Husband and Wife Who Met While Stranded Because of 9/11 Reveal the Lesson of Their Love Story

On Tuesday, Sept. 11, 2001, Nick and Diane Marson were complete strangers who both happened to be on Continental Airlines flight C03. Nick, a British native, was leaving his home in London for a business trip in Houston, while Diane was returning to her native Texas after a family vacation in the U.K.

Then unspeakable tragedy struck. Terrorists flew two passenger jets into the World Trade Center in New York; another into the Pentagon, close to Washington, D.C.; and another in a field in Somerset County, Pennsylvania. In the immediate aftermath, planes were diverted to other airports; Diane and Nick’s plane was one of 38 diverted to Gander, Newfoundland. 

About 30 hours after their plane landed — “We drank the plane dry,” Nick says of how passengers tried to cope with the uncertainty and fear — Nick and Diane were finally able to get off the aircraft. They were just two of the 6,700 passengers who suddenly descended on the small Canadian town with a population of 11,000.

As hospitable residents scrambled to house and feed the unexpected and anguished guests, Diane and Nick locked eyes while sheltering at the Society of United Fishermen Lodge 47 in Gambo.

“Is it all right if I take this bed?” asked Nick, motioning to the cot next to Diane. She said yes.

The duo, both single with grown children from previous marriages, immediately bonded while grappling with the tragedy, taking walks when the images on TV became too much to bear.

“Neither of us got on that plane looking for a romantic encounter,” Nick, 70, says in this week’s issue of PEOPLE. “That was the last thing on our minds.”

Diane and Nick Marson say folks approach them and say,  Maybe there's hope for me yet.

But at Dover Falls, Nick couldn’t help but snap a photo of Diane with his camera. “That’s when I knew he was interested in me and not the scenery,” says Diane, now 78, laughing.

Sparks flew again at a screeching event, where visitors must kiss a fish to become honorary Newfoundlanders. Looking at the friendly duo, the master of ceremonies first assumed they were married — and then, upon being corrected, offered to ordain the wedding. “She goes, ‘Why not?’ ” says Nick, beaming with a smile.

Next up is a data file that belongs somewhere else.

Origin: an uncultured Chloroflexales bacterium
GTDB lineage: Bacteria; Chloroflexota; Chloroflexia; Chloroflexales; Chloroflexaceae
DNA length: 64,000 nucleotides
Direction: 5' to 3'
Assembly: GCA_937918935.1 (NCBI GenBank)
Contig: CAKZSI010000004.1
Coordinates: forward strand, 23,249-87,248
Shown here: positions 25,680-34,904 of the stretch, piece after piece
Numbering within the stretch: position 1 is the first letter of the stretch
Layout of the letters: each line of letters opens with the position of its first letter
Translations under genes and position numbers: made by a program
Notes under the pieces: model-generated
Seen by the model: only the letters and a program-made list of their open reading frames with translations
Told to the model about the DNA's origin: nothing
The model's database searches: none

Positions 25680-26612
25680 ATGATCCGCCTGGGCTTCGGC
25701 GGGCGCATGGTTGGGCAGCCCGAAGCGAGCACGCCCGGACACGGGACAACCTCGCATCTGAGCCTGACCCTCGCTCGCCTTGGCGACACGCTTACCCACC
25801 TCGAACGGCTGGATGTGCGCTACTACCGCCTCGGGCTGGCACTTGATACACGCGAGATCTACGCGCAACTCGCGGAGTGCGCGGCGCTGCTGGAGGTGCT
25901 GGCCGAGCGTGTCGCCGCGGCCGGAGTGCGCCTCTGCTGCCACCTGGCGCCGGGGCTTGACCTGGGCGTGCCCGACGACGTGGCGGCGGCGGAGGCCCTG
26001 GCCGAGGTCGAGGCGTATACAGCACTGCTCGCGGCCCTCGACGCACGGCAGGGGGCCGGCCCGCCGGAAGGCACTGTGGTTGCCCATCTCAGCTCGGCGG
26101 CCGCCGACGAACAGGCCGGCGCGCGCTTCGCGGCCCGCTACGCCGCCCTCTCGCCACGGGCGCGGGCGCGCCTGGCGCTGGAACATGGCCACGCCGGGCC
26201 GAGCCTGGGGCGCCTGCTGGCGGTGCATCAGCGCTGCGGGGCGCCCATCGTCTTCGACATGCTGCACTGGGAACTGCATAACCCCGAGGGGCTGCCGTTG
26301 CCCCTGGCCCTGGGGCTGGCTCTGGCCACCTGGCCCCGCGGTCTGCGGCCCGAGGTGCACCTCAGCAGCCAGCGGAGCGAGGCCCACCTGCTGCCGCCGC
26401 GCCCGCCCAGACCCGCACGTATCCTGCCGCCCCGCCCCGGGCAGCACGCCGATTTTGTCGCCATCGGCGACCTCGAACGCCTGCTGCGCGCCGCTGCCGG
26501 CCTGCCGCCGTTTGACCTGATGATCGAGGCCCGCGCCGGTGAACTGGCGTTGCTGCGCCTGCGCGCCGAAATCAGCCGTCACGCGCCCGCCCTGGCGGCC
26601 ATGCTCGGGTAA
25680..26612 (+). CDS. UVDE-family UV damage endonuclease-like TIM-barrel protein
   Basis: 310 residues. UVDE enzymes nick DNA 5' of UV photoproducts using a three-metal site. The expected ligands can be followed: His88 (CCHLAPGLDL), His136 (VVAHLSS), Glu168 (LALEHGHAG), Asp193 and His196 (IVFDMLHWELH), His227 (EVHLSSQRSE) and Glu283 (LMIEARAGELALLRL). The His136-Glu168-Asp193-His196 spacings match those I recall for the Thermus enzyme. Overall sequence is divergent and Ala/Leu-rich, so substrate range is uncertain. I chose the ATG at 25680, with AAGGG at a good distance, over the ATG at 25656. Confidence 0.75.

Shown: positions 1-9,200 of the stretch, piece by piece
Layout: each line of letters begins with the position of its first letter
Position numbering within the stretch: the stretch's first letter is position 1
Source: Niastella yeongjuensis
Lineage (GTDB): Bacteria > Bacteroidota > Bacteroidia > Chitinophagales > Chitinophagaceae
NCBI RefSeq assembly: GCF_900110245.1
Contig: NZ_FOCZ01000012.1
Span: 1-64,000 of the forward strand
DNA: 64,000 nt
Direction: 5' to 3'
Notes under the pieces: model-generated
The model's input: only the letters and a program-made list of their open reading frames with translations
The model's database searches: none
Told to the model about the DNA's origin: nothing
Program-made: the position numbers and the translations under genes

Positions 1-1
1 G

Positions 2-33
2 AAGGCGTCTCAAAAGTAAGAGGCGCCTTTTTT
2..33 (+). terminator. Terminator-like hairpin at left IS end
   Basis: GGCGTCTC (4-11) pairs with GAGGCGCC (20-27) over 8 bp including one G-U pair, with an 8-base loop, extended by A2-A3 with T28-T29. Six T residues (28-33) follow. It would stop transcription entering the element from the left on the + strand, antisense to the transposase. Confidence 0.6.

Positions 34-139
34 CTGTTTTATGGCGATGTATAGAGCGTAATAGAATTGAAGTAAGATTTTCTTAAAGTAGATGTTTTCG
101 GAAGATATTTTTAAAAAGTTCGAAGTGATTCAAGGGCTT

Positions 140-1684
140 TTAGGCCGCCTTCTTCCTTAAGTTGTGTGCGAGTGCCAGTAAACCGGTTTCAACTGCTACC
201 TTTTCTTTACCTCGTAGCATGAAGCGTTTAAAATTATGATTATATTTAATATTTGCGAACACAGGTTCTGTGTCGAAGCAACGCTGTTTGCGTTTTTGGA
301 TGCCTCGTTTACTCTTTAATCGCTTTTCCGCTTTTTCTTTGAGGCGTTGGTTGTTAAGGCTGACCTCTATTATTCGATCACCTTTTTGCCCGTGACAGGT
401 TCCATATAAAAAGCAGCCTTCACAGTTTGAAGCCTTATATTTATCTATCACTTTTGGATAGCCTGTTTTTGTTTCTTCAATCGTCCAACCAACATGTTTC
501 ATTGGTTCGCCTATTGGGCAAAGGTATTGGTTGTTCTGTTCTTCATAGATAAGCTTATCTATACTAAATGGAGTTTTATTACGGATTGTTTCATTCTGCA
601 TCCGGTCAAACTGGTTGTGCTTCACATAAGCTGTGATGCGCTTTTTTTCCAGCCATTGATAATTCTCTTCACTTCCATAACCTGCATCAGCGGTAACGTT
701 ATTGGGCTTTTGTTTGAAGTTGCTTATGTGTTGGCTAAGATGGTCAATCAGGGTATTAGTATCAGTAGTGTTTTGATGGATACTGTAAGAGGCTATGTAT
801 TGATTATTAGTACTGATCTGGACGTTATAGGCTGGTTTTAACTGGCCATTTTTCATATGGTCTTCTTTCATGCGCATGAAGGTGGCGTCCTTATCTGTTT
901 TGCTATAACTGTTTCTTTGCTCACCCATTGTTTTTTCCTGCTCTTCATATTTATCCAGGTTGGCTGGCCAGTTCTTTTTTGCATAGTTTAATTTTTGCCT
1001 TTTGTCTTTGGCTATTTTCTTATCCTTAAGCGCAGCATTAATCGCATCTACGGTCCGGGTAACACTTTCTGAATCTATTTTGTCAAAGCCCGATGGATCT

Though Diane insists she “said it in jest,” the moment led to their first kiss before they boarded their flight to the U.S. that Saturday, after the FAA reopened the American airspace.

  • For more on Nick and Diane Marson, pick up the latest issue of PEOPLE, on newsstands Friday

“I was upset,” admits Diane. “It was raining, we were leaving, and we’d just left these people we’d met.”

When Nick went to comfort Diane by kissing her on the forehead, “I figured he missed,” admits Diane, “so I just grabbed him and gave him a big smooch.”

“That changed the whole relationship right there,” Nick says.

“I thought, it’s now or never,” adds Diane, “and once we get back, we’ll never see each other again.”

But instead, her single smooch “lit a fire under me,” says Nick. “It’s like, good lord — I thought those days were over.”

The Marsons have made several trips back to the natural beauty of Newfoundland, where they spent their honeymoon in September 2002.  It's a very different place,  Diane says of the friendly locals. Adds Nick:  Like back in the 1950s.

Back in Texas, Nick and Diane “connected outside of Newfoundland” while Nick finished his work trip. After they parted ways, the new friends began emailing and talking on the phone before Nick returned to see Diane that October.

Then came the proposal: Nick says he popped the question during a call from his car in November. Following an “emotional roller-coaster” year where he traveled back and forth, he finally moved to Houston.

The beginnings of their romance are forever cemented in the documentary You Are Here (in theaters for the Sept. 11 anniversary) and the hit Broadway musical Come from Away, which the Marsons have seen 107 times.

Watching the play “is like renewing our vows,” says Nick, at their home in Spring, Texas, where they married on Sept. 7, 2002.

Looking back on their 18-year love story, Diane reveals they’ve struggled with survivor’s guilt.

“Why should this wonderful thing happen in the wake of disaster? It didn’t seem right,” says Diane, thinking about the 2,997 victims and their loved ones, including the “children who were born after their parents were killed in the World Trade Center.”

“I think it’s always in the back of my mind, because it didn’t seem right that we should have received this extra dose of happiness,” adds Nick. “So many people were suffering.”

But now, the couple sees a lesson in their love story: “In the darkest of circumstances, good things can still happen. The world is in turmoil, but don’t shut yourself away.”

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